From A Rep's Perspective
My Daughter is Getting Married to the Fireworks King!
With a future son in law who is in the fireworks business, I have learned my fair share of how a fireworks operation runs. Their business operates multiple stands and act as a wholesaler to many others throughout the Midwest. I thought with the fourth of July right around the corner, you might be interested in the workings of retail in another niche besides furniture.
What a business those fireworks stands are. If you think retail furniture stores are hard work and complex, here’s how the fireworks business works.
First, a wholesaler or distributor needs to bring in fireworks from China with orders placed before Chinese New Year. The buyer generally goes to China to determine what the merchandise mix will be because if you have ever been to a fireworks stand you know there is a lot of selection. The containers head to the states in late spring. That means warehouses and inventory carrying costs before the first black cat or bottle rocket is sold.
The distributor then partners with various local charities that will run the fireworks booth. In our area, only charities can apply for a permit with the city and not all applications are approved. After the permit is awarded, the tents must be arranged, stocked and staffed. Some charities supply personnel to work the booth and they get a bigger discount. For many charities, the fireworks wholesaler arranges the tent and personnel because they have the experience, especially for a charity that does not regularly get a permit.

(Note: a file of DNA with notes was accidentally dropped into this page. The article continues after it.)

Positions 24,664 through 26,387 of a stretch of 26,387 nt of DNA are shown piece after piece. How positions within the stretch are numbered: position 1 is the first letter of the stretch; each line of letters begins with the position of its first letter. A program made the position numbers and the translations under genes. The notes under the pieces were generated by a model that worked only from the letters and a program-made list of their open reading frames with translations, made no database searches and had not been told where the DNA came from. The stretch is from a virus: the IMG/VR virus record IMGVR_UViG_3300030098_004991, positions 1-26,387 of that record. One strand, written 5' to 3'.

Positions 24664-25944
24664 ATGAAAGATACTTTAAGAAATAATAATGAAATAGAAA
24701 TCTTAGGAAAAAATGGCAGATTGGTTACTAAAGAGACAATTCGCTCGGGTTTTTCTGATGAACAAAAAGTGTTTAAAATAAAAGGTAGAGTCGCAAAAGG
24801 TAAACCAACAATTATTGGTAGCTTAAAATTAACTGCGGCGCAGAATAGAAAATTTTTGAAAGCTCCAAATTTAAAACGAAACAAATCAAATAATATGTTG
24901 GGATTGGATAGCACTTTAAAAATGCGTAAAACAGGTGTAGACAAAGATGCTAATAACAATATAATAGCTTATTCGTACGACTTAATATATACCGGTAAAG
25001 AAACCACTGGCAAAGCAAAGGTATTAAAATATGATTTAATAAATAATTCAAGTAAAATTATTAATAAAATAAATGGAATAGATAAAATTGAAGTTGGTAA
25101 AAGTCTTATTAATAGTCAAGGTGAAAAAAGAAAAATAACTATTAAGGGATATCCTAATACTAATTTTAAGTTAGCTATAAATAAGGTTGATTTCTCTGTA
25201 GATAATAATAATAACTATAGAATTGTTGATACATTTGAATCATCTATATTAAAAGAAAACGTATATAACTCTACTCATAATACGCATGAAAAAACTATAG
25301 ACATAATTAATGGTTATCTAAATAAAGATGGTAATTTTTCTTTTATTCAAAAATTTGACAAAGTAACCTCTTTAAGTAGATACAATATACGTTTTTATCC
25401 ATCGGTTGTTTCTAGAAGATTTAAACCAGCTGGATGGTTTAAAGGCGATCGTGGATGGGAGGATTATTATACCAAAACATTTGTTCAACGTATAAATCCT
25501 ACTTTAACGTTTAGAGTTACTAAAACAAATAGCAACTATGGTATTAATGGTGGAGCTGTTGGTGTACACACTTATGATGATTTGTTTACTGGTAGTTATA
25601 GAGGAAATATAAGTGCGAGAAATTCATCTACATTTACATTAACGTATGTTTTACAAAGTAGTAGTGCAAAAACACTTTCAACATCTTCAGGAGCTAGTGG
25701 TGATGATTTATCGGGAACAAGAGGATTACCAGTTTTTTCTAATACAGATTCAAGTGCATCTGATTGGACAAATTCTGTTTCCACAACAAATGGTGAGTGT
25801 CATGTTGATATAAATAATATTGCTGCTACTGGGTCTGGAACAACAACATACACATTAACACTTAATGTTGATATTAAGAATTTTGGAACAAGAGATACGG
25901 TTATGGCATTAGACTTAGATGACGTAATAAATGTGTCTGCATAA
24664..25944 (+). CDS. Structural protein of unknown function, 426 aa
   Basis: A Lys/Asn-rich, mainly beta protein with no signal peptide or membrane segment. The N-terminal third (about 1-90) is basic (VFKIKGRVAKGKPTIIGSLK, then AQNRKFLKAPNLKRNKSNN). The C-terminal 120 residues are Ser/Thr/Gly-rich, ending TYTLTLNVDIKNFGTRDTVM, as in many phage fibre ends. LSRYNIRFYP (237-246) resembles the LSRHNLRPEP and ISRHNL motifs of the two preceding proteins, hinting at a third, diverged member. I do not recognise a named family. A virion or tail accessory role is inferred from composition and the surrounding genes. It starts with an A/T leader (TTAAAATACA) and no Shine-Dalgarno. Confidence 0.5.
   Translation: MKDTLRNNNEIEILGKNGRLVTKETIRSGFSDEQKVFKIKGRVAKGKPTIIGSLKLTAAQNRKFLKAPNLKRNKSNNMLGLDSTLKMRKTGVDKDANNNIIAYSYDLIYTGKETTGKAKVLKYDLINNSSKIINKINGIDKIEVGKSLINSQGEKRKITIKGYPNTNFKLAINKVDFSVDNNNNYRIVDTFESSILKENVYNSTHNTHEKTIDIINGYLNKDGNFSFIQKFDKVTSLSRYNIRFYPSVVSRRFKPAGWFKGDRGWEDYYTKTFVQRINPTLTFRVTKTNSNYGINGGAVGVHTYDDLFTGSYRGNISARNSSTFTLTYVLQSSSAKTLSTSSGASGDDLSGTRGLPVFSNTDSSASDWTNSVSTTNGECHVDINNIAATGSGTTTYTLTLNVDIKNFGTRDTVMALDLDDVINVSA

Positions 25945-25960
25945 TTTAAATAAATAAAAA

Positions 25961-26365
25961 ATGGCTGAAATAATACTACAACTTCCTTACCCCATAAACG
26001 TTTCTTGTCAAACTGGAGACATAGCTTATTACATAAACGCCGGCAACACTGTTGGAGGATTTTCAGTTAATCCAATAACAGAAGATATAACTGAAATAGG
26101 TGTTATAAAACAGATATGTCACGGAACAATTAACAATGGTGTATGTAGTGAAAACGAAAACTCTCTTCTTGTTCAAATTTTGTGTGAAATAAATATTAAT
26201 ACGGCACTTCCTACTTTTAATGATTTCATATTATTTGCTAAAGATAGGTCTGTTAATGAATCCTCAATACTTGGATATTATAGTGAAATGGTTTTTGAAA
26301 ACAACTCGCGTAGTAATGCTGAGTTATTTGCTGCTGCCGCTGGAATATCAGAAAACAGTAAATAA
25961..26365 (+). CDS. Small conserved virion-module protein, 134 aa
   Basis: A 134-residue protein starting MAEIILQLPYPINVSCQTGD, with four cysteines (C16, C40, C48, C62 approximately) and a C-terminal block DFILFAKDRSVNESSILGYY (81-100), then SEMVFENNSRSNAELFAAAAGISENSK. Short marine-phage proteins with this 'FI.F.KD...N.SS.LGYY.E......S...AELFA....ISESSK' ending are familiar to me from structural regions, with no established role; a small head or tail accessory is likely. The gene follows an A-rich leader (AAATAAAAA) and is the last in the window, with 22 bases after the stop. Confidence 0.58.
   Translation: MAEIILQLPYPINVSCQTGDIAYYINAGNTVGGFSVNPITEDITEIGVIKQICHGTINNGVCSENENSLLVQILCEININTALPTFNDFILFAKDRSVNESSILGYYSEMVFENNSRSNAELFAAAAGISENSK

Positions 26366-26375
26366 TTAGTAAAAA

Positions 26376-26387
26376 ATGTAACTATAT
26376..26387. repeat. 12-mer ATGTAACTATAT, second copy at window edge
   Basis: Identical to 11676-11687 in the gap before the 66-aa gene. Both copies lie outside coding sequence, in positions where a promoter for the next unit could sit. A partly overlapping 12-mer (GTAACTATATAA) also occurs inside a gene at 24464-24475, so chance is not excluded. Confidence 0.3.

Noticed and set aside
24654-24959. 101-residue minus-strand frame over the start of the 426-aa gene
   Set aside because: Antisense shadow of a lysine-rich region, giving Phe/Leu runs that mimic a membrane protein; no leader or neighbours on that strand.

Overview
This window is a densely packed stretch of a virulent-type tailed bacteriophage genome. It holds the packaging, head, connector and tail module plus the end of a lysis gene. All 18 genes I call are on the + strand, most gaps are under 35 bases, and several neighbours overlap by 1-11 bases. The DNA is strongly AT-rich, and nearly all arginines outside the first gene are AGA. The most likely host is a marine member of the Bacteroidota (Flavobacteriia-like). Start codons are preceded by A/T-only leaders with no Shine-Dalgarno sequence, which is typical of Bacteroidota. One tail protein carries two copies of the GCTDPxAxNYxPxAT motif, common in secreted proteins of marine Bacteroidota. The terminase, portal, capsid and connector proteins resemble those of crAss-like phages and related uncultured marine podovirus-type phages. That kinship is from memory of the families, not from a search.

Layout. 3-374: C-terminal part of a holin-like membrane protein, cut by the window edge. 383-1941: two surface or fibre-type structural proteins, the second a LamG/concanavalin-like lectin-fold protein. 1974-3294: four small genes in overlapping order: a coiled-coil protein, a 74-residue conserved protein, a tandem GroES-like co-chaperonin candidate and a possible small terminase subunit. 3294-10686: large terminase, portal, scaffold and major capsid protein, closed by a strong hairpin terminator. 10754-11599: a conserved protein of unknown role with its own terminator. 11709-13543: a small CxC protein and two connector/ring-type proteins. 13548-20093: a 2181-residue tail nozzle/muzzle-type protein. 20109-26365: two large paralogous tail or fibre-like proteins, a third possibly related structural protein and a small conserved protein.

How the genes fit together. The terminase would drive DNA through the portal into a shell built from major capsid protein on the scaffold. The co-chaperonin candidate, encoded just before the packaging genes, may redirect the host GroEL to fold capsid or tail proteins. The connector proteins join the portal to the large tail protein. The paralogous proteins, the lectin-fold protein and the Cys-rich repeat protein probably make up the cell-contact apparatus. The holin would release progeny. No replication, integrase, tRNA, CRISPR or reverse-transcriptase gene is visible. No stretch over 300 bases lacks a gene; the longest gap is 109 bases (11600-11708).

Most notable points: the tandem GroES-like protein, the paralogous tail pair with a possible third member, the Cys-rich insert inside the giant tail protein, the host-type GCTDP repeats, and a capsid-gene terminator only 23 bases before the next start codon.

They do all this so they can sell fireworks for 10 days before the 4th of July. In some markets they only can sell for three days and in some markets they can only sell on the 4th of July. Then on the evening of the fourth at midnight, the tents get torn down and they take what is not sold back to the warehouse for next year.
New locations, new leases, new personnel, new permits, new charities every year. Not to mention nightly security, inventory control, weather interruption (it’s raining right now in Omaha), cash security and much more.
One of the biggest headaches has to be estimating the season’s inventory needs of the product ordering on containers. Order too little and you miss important sales. Order too much and you have to sit on it for an entire year before you can sell it again. If the container is delayed you don’t just miss the weekend sale, you miss the entire year. All done for ten days in July. The ultimate pop-up store. The furniture business is not looking so bad after all.
Note: If you have a store in a city that allows fireworks, consider putting a tent out front of your store next year. You collect money as the landlord and you also get all the traffic that is stopping to buy fireworks. You could even put a deal together where if they buy $500 worth of furniture they could get $100 worth of fireworks FREE. Drop me a note if you need more info.
And a note of caution — please don’t light any firecrackers with too short of a fuse. I think it was Confucious who said: “Fireworks can be embarrassing. Careless handling can lead to loss of face.”
Happy July 4th.
Steve Lowsky, President/CEO of Middle Market Strategies on what makes a company great now